15

ALERT Project: http://www.alert-project.org

12



Fig. 4 ­ DynamicFlow
framework
model


One
 of
 DynamicFlow’s
 key
 elements
 is
 its
 innovative
 model.
 The
 three‐layered
 model
 ‐
 Fig.
 4
 –
 divides
 the
 application
 in
 access:
 the
 bottom
 layer,
 containing
 the
 databases
and
the
external
services;
design,
the
top
layer
where
the
user
interactions
like
 workflow
 building
 occur,
 using
 AJAX
 technology
 and
 drag‐‘n‐drop
 metaphors;
 core,
 the
 processing
 layer
 which
 encompasses
 server‐side
 processing
 on
 the
 application’s
 web
 server
 and
 client‐side
 processing
 in
 the
 client’s
 browser.
 This
 is
 one
 of
 the
 framework’s
 main
features,
the
division
of
the
processing
layer
in
two
separate
components.
The
web
 server
 processes
 client
 requests
 and
 connects
 to
 the
 authentication
 server
 and
 the
 framework’s
DBMS
but
service–application
communication
and
data
piping
between
tasks
 are
 client‐side
 processed,
 reducing
 server
 charger
 and
 speeding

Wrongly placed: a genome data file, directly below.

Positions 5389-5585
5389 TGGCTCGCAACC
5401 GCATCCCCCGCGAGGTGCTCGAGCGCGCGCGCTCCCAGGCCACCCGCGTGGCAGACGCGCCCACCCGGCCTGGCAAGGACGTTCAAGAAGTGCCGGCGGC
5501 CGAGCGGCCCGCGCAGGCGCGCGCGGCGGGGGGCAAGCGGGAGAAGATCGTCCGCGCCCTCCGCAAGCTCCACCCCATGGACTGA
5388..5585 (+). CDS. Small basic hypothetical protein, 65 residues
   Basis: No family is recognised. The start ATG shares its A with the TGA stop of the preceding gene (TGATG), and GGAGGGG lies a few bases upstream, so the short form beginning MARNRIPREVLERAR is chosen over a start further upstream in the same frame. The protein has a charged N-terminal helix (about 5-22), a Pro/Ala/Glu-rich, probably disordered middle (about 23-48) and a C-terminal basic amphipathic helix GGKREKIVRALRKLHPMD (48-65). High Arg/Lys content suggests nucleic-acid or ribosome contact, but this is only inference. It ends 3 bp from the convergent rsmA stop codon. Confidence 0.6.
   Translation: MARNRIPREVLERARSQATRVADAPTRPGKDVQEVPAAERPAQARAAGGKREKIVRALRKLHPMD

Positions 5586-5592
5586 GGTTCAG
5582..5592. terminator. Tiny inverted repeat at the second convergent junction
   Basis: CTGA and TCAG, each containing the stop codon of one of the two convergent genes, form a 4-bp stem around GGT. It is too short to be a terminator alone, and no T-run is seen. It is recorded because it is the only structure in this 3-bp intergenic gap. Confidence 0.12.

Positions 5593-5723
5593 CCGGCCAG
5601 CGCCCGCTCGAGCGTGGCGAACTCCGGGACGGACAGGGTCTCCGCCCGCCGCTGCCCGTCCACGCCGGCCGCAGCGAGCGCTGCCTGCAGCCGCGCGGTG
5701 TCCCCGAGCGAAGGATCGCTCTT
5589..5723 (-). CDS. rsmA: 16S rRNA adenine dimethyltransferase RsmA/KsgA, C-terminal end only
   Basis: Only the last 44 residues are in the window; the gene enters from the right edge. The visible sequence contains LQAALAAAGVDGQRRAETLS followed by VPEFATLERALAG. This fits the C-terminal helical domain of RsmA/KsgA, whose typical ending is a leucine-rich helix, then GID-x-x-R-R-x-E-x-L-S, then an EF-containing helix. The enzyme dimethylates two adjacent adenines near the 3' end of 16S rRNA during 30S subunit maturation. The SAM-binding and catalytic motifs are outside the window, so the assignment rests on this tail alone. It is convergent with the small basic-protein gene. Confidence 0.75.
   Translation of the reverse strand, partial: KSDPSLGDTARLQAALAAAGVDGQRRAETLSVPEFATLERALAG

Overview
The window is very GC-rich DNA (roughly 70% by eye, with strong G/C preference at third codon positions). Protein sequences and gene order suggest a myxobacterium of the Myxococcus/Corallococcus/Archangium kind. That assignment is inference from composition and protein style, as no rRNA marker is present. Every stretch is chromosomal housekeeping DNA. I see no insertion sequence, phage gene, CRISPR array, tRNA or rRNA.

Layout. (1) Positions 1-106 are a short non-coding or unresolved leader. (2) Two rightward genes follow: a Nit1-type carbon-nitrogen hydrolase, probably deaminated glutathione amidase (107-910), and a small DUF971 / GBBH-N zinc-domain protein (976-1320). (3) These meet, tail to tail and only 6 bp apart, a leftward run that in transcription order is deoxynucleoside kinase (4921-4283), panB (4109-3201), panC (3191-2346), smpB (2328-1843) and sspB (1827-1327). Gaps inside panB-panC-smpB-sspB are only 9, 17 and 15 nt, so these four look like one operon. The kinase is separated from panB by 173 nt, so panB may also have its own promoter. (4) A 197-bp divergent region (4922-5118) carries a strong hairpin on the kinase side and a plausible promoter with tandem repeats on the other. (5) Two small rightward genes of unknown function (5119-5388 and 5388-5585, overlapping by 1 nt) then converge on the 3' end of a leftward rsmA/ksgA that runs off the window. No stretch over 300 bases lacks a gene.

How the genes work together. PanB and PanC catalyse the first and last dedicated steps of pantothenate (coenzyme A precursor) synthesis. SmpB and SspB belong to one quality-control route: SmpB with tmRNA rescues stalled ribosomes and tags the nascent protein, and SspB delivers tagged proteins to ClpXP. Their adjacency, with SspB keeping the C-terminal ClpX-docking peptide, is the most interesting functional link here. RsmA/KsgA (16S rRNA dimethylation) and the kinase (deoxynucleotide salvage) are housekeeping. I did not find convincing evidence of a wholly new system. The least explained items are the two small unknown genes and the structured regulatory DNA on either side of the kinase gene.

up
 the
 application
 execution
with
an
increase
in
efficiency
and
response
time.
This
semi‐autonomous
process
 of
maintaining
a
valid
information
flow
from
one
service
to
the
next
is
possible
due
to
the
 service
 definition
 standard
 that
 was
 previously
 defined.
 The
 standard
 follows
 a
 simple
 ontology
 and
 provides
 an
 easy
 way
 for
 editing
 the
 available
 services.
 Using
 it,
 the
 application
 can
 validate
 workflow
 consistency,
 execute
 the
 workflow
 and
 display
 intermediate
results
all
using
the
browser’s
resources.
It’s
a
primitive
version
of
semantics
 in
an
information
integration
application.
 The
 work
 conducted
 resulted
 in
 a
 web
 application
 prototype
 available
 for
 testing
 and
 open
 to
 new
 developments.
 These
 new
 developments
 will
 be
 on
 five
 main
 topics:
 perfecting
the
service
definition
standard,
inclusion
of
semantic
web
technologies
(RDF),
 interface
improvements,
new
user
interaction
and
widening
the
service
range.
 


13



DISEASECARD
 
DiseaseCard 16
project
 has
 begun
 in
 2003
 with
 the
 objective
 of
 creating
 a
 rare
 disease
 link
 aggregator,
 integrating
 information
 from
 distributed
 and
 heterogeneous
 medical
 and
 genomic
 databases.
 The
 links
 were
 gathered
 by
 a
 web
 crawling
 engine
 and
 grouped
into
nodes